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A positive turning point in life--how persons with late effects of polio experience the influence of an interdisciplinary rehabilitation programme.

Larsson Lund, Maria and Lexell, Jan LU (2010) In Journal of Rehabilitation Medicine2001-01-01+01:00 42(6). p.559-565
Abstract
OBJECTIVE: To describe and enhance our understanding of how persons with late effects of polio experience the influence of an interdisciplinary rehabilitation programme. PARTICIPANTS: Twelve persons with clinically verified late effects of polio who had participated in an individualized, goal-oriented, comprehensive interdisciplinary rehabilitation programme. METHODS: Qualitative research interviews analysed using the constant comparative method of grounded theory. RESULTS: The rehabilitation programme was experienced as a turning point in the participants' lives. Before rehabilitation they felt they were on a downward slope without control. Rehabilitation was the start of a process of change whereby they acquired new skills, which, over... (More)
OBJECTIVE: To describe and enhance our understanding of how persons with late effects of polio experience the influence of an interdisciplinary rehabilitation programme. PARTICIPANTS: Twelve persons with clinically verified late effects of polio who had participated in an individualized, goal-oriented, comprehensive interdisciplinary rehabilitation programme. METHODS: Qualitative research interviews analysed using the constant comparative method of grounded theory. RESULTS: The rehabilitation programme was experienced as a turning point in the participants' lives. Before rehabilitation they felt they were on a downward slope without control. Rehabilitation was the start of a process of change whereby they acquired new skills, which, over time, contributed to a different but good life. After approximately a year, they had a sense of control and had accepted life with late effects of polio. They had also established new habits, taken on a changed valued self and could look to the future with confidence. CONCLUSION: This qualitative study has shown that persons with late effects of polio can benefit from an individualized, goal-oriented, comprehensive interdisciplinary rehabilitation programme and experience positive changes in their management of daily activities and in their view of their late effects of polio, their future and their self. (Less)
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author
organization
publishing date
type
Contribution to journal
publication status
published
subject
keywords
rehabilitationdisease management, Disabled Persons, Postpoliomyelitis Syndrome: physiopathology, Postpoliomyelitis Syndrome: rehabilitation, Postpoliomyelitis Syndrome: psychology, treatment outcome, patient education, activities of daily living
in
Journal of Rehabilitation Medicine2001-01-01+01:00
volume
42
issue
6
pages
559 - 565
publisher
Taylor & Francis
external identifiers
  • wos:000279001000008
  • pmid:20549161
  • scopus:77953830825
ISSN
1651-2081
DOI
10.2340/16501977-0559
language
English
LU publication?
yes
id
ddc6a63d-03de-41ba-a489-dede18e31ff1 (old id 1626053)
alternative location
http://www.ncbi.nlm.nih.gov/pubmed/20549161?dopt=Abstract
date added to LUP
2010-07-05 20:13:21
date last changed
2018-06-17 03:10:41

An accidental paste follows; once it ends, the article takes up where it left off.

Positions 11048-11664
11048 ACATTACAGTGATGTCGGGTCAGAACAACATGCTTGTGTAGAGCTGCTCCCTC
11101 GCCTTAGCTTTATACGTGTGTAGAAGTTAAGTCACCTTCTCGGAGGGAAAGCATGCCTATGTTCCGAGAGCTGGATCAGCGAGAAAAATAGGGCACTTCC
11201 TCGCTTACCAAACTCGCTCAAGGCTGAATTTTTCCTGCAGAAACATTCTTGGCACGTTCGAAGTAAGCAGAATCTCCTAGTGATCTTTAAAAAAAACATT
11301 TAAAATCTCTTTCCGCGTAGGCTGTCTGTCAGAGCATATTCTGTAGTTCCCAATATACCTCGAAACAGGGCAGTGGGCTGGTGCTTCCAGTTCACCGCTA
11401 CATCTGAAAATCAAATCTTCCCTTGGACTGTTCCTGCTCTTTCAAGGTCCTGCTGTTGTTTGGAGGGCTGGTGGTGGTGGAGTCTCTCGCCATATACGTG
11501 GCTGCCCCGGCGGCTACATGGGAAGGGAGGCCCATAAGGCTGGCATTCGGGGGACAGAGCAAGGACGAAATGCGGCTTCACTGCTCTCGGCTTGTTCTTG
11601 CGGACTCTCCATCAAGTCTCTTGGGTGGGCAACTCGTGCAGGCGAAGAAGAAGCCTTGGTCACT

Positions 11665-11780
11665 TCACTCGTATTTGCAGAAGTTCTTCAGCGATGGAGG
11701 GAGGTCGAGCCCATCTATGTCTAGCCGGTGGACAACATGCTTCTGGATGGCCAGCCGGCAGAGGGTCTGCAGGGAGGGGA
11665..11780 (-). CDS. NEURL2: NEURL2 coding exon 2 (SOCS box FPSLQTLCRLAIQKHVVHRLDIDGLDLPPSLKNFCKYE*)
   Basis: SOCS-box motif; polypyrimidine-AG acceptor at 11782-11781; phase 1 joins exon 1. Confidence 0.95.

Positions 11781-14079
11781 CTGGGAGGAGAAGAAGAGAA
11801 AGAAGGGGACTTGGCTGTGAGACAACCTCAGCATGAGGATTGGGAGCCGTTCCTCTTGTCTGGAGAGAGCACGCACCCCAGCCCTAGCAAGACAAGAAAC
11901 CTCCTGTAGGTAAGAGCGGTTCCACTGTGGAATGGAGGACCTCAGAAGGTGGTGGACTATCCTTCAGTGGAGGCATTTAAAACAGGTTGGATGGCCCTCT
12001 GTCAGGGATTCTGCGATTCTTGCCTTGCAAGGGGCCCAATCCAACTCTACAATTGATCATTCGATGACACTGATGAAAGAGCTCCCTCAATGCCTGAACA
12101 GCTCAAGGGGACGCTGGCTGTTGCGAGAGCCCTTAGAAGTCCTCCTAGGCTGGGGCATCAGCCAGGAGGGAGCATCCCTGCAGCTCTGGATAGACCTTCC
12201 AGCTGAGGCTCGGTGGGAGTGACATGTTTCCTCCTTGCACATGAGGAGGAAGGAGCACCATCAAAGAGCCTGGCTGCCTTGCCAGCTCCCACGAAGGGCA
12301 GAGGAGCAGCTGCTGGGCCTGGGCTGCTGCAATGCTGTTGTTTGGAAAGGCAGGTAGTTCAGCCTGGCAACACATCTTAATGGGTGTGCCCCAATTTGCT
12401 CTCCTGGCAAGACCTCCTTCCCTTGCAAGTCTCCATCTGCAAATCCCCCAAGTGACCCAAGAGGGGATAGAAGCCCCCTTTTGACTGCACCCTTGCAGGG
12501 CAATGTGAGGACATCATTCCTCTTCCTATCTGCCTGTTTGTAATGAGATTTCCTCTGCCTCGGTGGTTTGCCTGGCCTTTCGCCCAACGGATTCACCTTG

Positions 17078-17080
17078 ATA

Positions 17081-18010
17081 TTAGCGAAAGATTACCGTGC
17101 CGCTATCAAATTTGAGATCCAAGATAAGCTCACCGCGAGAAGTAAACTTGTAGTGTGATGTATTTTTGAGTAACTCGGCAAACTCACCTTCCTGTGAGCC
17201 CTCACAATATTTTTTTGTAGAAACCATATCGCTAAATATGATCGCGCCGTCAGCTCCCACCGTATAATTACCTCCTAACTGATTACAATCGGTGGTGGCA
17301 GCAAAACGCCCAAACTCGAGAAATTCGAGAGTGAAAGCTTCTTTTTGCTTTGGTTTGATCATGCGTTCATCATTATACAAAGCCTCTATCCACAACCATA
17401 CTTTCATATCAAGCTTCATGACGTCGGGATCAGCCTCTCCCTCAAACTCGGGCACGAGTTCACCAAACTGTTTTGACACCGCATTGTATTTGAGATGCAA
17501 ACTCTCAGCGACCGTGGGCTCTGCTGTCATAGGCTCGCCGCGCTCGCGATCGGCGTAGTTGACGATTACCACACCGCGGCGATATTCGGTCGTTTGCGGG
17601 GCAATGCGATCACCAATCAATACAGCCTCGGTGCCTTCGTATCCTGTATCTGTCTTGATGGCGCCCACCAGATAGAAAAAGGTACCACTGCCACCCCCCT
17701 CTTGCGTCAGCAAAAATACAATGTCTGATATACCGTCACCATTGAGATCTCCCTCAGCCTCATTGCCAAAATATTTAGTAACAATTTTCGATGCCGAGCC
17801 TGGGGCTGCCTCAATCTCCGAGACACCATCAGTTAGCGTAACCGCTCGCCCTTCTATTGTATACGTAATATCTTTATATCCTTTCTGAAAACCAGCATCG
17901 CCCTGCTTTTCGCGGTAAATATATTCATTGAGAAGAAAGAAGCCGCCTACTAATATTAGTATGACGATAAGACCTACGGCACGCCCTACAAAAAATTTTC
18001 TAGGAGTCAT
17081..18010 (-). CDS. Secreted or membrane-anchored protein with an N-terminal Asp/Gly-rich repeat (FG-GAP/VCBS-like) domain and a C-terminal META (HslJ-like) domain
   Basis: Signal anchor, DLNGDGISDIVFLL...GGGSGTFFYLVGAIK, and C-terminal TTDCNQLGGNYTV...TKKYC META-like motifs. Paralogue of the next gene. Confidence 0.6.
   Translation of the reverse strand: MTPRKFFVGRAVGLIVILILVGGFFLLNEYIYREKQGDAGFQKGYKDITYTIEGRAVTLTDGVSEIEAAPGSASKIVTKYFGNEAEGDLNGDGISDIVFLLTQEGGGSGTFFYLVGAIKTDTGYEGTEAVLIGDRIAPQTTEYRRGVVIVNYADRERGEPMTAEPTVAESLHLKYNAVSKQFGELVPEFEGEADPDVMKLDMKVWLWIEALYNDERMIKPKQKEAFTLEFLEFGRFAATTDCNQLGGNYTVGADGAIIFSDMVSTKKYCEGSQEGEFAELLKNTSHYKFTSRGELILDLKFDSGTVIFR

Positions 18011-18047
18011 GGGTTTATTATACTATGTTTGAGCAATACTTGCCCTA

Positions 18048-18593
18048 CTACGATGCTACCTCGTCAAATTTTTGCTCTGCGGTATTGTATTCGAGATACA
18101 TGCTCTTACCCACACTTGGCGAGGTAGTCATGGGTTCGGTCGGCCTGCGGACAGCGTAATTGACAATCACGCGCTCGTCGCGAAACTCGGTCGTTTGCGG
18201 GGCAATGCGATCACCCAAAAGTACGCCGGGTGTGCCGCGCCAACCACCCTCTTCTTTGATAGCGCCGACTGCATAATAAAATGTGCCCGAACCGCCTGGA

@article{ddc6a63d-03de-41ba-a489-dede18e31ff1,
  abstract     = {OBJECTIVE: To describe and enhance our understanding of how persons with late effects of polio experience the influence of an interdisciplinary rehabilitation programme. PARTICIPANTS: Twelve persons with clinically verified late effects of polio who had participated in an individualized, goal-oriented, comprehensive interdisciplinary rehabilitation programme. METHODS: Qualitative research interviews analysed using the constant comparative method of grounded theory. RESULTS: The rehabilitation programme was experienced as a turning point in the participants' lives. Before rehabilitation they felt they were on a downward slope without control. Rehabilitation was the start of a process of change whereby they acquired new skills, which, over time, contributed to a different but good life. After approximately a year, they had a sense of control and had accepted life with late effects of polio. They had also established new habits, taken on a changed valued self and could look to the future with confidence. CONCLUSION: This qualitative study has shown that persons with late effects of polio can benefit from an individualized, goal-oriented, comprehensive interdisciplinary rehabilitation programme and experience positive changes in their management of daily activities and in their view of their late effects of polio, their future and their self.},
  author       = {Larsson Lund, Maria and Lexell, Jan},
  issn         = {1651-2081},
  keyword      = {rehabilitationdisease management,Disabled Persons,Postpoliomyelitis Syndrome: physiopathology,Postpoliomyelitis Syndrome: rehabilitation,Postpoliomyelitis Syndrome: psychology,treatment outcome,patient education,activities of daily living},
  language     = {eng},
  number       = {6},
  pages        = {559--565},
  publisher    = {Taylor & Francis},
  series       = {Journal of Rehabilitation Medicine2001-01-01+01:00},
  title        = {A positive turning point in life--how persons with late effects of polio experience the influence of an interdisciplinary rehabilitation programme.},
  url          = {http://dx.doi.org/10.2340/16501977-0559},
  volume       = {42},
  year         = {2010},
}